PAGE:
Warm Investments… Home Heating Alternatives

home heatingMaybe you’re looking for ways to simultaneously green up your home while reducing heating monthly heat costs during cold winter months. Especially if you’re building a new home or moving to a new home in a cold city like Vancouver, it could be helpful to plan for the future by investing in a nontraditional heating system. By and large, most American households are heated by consuming natural gas, following close behind is electricity. In fact, over 50% of US homes are heated using some type of gas-powered heating system and the majority of those people use what is known as a central warm air furnace. However, as with any natural resource in high demand, prices will climb as a response to increased scarcity. To combat or prepare for the cost of natural resources, you might wish to consider greener / more sustainable home heating options.

Geothermal Heat Pumps

Geothermal heat pumps, conceivably the smartest solution to winter blues problems, will also help cool you down when scorching summer months arrive. This is one of the best solutions to combating year-round temperature fluctuations. The fundamentals behind these systems are incredibly simple as they take advantage of nature’s 100% renewable energy (stable ground temperature). It turns out that the earth’s temperature about 10 feet down remains at a consistent 54 degrees fahrenheit. We can tap into that heat and export it to desired locations – like our homes! These systems attach to your home’s HVAC unit, so you’ll still need to schedule regular HVAC tuneups.

Although upfront costs are higher than other, more traditional choices, geothermal heating and cooling systems can substantially lower energy & utility bills, eventually covering their original cost. Furthermore, individuals who invest in geothermal heating and cooling qualify for energy tax credits.

Overall, geothermal heating and cooling is great for people building a new home or who plan to live in their current home for a number of years. If you’re selling a home with a system already installed, the selling value will be significantly higher.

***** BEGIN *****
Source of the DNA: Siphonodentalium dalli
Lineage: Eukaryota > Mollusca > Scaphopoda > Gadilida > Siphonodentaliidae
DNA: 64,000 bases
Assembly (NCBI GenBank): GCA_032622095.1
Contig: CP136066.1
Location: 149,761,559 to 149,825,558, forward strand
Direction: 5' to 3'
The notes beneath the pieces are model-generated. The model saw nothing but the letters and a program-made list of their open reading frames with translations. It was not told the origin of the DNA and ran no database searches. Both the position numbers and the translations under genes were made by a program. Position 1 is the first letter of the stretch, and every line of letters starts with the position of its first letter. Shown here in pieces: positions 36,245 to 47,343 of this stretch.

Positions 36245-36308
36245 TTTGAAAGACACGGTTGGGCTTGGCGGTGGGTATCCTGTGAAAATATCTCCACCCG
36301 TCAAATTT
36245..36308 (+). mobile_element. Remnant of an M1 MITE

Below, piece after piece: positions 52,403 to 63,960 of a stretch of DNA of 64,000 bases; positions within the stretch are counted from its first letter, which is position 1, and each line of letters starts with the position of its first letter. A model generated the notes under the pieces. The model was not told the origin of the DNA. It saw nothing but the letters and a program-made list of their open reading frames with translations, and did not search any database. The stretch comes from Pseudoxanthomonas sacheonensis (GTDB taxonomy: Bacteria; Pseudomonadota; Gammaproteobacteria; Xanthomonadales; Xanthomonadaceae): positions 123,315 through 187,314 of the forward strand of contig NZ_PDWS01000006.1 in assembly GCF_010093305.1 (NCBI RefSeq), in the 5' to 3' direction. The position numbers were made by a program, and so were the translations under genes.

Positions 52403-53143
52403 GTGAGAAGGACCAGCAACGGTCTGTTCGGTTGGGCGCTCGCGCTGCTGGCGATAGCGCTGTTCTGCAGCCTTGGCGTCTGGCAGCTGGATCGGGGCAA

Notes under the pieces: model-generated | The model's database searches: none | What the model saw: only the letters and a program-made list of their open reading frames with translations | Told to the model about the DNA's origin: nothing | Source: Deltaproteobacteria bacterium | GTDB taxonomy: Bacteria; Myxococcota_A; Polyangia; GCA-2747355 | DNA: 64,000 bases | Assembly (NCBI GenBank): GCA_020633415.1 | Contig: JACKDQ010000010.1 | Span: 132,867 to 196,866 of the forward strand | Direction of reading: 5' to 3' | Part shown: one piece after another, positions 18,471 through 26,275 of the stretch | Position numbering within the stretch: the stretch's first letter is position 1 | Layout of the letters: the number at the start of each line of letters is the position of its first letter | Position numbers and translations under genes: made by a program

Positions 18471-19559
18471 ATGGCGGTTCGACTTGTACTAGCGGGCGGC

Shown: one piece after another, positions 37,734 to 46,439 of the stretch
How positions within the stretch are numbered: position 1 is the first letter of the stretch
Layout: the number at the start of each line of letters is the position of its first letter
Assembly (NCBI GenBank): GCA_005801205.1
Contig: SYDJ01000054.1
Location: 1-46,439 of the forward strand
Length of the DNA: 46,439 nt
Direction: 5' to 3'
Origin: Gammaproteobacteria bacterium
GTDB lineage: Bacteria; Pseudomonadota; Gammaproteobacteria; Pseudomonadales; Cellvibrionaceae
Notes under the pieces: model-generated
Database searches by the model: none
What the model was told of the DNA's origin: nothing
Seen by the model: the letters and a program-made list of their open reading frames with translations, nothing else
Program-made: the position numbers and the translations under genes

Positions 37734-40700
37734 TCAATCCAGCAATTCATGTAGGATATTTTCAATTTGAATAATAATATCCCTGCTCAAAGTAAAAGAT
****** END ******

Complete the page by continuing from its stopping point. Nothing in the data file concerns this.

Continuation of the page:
Furthermore, these systems can work in conjunction with tankless water heaters, solar water heaters and hybrid water heaters. They can also be hooked up to infloor radiant heating systems.

Pellet Stoves

This may sound like an old fashioned alternative and yes pellet stoves have been around for awhile but, like one might expect, technological advancements have made these stoves much more convenient. How advanced are we talking? Well, as it may be, most newer models automatically ignite and cycle themselves and can be controlled by a thermostat. The really fancy ones can even be controlled remotely.

Although pellets burn cleanly, they do produce a small amount of byproduct. When purchasing pellets, it’s important to note their efficiency grade. Premium grade pellets will burn at hotter temperatures and produce only 1% of their weight in waste. 100 pounds of pellets leaves you cleaning 1 pound of ash. That beats paying for and cleaning out your home’s air filter regularly. Furthermore, these pellets stoves can burn materials such as grain, corn and woodchips.

How much do these pellets cost? You might be wondering. Well, according to the United States Department of Energy, the average cost of a ton of pellets is $190. Plus, $15.15 creates around 1 million British Thermal Units (BTU). To put this into perspective, 60,000 BTU’s can heat a 2,000-square-foot home. That’s a whole lot a heat for hardly any dime. Also, investors of pellet stoves are eligible for energy tax credits.

Masonry Heaters

Masonry heaters, though fairly uncommon, are both fascinating and practical in their own right. Unlike other heating options, masonry heaters deliver primarily radiant heat. Technically speaking, radiant heat refers to energy emitted in the form of electromagnetic waves or subatomic particles. As suggested in the name, masonry heaters are built with stone. Units usually contain a firebox, heat-exchange channels and a chimney. Surrounding stones allow the fire to burn at an incredibly high temperature. These high temperatures heat the stones, which retain and radiate heat for long periods of time. Wood is the recommended fuel source.